The Secret Jewish History of Rio Gold Medalist Katie Ledecky

Olympic athlete Katie Ledecky’s heritage has always been important to her — her faith and her family push her to succeed both in swimming and in life.

Ledecky, who on Sunday broke her own world record — becoming the first woman in history to swim below 3.58 for the 400-meter freestyle — won her second medal and first gold medal of these Olympics.

Although she is known for her strong Catholic faith and habit of saying “Hail Marys” before each race, she also has a secret Jewish history — including family members who were killed during the Holocaust, Sports Illustrated reports.

The 19-year-old swimmer, who won her first Olympic gold medal at 15 in London in 2012 and is set to break yet more records in Rio this August, has roots in the former Czechoslovakia — her paternal grandfather Jaromir Ledecky came to New York in 1947 on an academic scholarship and did not come home even after Soviet-backed soldiers destroyed his father’s optical business in response.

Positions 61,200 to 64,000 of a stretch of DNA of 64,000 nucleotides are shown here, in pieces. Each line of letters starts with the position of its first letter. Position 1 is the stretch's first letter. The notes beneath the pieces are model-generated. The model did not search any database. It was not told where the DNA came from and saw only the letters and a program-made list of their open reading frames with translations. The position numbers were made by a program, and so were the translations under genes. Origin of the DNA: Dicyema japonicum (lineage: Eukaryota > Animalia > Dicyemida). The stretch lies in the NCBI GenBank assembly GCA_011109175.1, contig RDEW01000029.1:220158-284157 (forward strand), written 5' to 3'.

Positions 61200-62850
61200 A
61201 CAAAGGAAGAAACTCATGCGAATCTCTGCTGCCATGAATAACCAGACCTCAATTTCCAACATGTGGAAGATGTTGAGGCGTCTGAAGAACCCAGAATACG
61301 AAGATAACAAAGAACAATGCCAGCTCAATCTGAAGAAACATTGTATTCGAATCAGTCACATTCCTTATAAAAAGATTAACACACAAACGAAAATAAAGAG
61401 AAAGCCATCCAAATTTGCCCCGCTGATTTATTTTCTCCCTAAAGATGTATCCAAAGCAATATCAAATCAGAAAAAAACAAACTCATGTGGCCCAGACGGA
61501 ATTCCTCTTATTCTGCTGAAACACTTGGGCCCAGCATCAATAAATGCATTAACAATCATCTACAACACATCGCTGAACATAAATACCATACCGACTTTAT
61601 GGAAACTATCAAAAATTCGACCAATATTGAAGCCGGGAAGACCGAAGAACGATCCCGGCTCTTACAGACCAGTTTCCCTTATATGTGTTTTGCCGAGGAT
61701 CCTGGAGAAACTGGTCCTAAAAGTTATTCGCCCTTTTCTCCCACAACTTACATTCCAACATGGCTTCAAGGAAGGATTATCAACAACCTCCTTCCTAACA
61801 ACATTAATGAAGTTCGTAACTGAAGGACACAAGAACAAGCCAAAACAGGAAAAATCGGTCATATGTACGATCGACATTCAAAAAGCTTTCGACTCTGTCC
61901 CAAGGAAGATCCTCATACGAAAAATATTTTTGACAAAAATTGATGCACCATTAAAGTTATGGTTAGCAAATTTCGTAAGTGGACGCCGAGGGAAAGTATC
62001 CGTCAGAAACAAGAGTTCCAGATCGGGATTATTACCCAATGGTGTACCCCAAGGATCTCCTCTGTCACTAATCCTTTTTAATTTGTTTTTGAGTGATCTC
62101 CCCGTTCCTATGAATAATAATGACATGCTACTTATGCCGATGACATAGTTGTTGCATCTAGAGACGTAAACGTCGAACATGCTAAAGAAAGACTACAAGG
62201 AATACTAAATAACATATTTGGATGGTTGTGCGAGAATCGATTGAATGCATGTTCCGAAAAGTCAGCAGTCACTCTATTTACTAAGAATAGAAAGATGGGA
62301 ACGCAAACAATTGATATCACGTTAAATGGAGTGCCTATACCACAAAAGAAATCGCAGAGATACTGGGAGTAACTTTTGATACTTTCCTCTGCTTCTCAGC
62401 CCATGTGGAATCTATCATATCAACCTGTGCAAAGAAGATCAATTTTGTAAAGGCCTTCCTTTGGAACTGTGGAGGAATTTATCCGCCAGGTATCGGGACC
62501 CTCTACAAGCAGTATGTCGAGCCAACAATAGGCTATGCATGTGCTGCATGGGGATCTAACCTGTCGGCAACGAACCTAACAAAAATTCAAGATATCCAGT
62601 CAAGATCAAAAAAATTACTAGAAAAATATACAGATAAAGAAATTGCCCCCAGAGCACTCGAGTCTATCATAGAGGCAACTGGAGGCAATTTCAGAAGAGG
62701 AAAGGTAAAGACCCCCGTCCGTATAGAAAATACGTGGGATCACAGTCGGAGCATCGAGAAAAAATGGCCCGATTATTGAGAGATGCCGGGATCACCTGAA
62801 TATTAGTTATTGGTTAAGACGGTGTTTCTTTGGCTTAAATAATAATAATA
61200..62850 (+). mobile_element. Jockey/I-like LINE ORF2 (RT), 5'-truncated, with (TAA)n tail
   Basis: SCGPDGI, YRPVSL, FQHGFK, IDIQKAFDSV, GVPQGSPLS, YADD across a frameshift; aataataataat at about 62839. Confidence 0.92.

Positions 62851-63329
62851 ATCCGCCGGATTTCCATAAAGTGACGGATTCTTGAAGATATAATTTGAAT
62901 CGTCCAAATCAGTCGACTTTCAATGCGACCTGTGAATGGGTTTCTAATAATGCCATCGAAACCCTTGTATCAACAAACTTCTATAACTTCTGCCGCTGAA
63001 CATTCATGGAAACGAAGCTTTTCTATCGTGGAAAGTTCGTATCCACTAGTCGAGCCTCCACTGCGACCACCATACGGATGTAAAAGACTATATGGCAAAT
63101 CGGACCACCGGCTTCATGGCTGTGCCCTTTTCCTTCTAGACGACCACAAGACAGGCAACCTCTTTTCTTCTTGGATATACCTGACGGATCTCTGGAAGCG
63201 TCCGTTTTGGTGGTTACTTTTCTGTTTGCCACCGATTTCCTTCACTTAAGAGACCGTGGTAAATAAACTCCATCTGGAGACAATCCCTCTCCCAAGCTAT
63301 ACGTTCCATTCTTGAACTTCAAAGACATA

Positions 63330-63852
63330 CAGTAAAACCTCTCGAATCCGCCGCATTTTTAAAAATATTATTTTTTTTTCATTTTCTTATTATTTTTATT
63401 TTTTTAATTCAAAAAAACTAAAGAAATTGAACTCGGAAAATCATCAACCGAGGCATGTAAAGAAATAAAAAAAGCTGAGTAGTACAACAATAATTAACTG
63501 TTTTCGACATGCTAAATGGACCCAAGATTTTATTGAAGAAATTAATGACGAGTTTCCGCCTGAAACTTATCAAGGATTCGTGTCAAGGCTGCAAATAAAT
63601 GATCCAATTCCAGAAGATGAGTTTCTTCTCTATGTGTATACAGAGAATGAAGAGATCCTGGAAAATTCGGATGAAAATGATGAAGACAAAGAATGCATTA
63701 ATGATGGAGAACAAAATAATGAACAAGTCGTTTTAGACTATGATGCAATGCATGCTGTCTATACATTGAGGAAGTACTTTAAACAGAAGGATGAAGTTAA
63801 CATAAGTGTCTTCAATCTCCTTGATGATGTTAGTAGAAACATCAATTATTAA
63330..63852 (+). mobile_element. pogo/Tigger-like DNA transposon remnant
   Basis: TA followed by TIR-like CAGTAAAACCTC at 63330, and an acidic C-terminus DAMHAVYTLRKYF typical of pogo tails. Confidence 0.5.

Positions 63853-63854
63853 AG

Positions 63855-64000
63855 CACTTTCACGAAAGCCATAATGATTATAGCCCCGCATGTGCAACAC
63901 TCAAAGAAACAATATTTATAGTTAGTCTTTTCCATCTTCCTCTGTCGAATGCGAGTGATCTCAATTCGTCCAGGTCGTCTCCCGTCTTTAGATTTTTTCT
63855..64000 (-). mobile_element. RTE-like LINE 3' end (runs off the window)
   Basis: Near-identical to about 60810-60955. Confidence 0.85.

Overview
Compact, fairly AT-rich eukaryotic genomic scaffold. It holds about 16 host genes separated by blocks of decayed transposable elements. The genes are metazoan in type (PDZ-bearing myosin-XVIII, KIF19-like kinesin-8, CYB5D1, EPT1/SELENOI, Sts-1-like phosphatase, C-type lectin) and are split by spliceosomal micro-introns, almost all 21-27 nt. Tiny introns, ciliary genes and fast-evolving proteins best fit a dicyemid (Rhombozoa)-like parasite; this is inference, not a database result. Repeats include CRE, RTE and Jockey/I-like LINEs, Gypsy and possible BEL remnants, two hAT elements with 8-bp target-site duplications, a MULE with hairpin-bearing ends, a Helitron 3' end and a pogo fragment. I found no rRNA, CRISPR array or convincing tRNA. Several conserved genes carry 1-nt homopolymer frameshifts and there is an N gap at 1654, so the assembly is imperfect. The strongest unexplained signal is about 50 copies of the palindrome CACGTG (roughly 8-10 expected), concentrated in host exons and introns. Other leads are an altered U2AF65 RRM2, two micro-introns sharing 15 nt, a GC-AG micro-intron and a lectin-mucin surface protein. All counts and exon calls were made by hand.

Ledecky’s Jewish grandmother Berta Ledecky, 83, would sneak manuscripts from Communist-controlled Czechoslovakia in her early life and used to work as a translator for Albert Einstein at the Polytechnic Institute of Brooklyn. In 2007, she took 10-year-old Katie and her older brother Michael to a Jewish cemetery on a family trip to Prague and showed her grandkids the names of family members who had been lost during World War II.

Her paternal uncle Jonathan J. Ledecky, who is an investment banker and majority owner of the New York Islanders, purchased clothing company American Apparel after the company’s founder Dov Charney started having legal trouble amid accusations of creating an unsafe work environment for the models he hired on photo shoots.

NOTE: An earlier version of the article stated that Katie Ledecky’s grandmother had immigrated to the US from Czechoslovakia. One of our readers pointed out that while her grandfather escaped Communist-controlled Prague, Berta Ledecky was born in New York. This fact has not been independently confirmed.

Contact Veronika Bondarenko at bondarenko@forward.com or on Twitter, @veronikabond.

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